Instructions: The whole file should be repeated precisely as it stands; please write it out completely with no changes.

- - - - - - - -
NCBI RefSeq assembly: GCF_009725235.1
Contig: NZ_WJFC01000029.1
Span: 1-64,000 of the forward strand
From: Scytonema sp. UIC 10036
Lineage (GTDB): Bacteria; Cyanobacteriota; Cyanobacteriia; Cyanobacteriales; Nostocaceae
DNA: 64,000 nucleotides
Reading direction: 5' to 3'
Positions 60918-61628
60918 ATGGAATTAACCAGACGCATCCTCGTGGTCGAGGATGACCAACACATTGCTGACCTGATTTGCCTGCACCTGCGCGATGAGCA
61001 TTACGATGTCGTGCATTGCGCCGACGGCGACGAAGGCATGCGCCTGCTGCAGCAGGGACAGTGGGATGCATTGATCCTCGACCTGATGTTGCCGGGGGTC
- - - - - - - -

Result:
NCBI RefSeq assembly: GCF_009725235.1
Contig: NZ_WJFC01000029.1
Span: 1-64,000 of the forward strand
From: Scytonema sp. UIC 10036
Lineage (GTDB): Bacteria; Cyanobacteriota; Cyanobacteriia; Cyanobacteriales; Nostocaceae
DNA: 64,000 nucleotides
Reading direction: 5' to 3'
Positions 60918-61628
60918 ATGGAATTAACCAGACGCATCCTCGTGGTCGAGGATGACCAACACATTGCTGACCTGATTTGCCTGCACCTGCGCGATGAGCA
61001 TTACGATGTCGTGCATTGCGCCGACGGCGACGAAGGCATGCGCCTGCTGCAGCAGGGACAGTGGGATGCATTGATCCTCGACCTGATGTTGCCGGGGGTC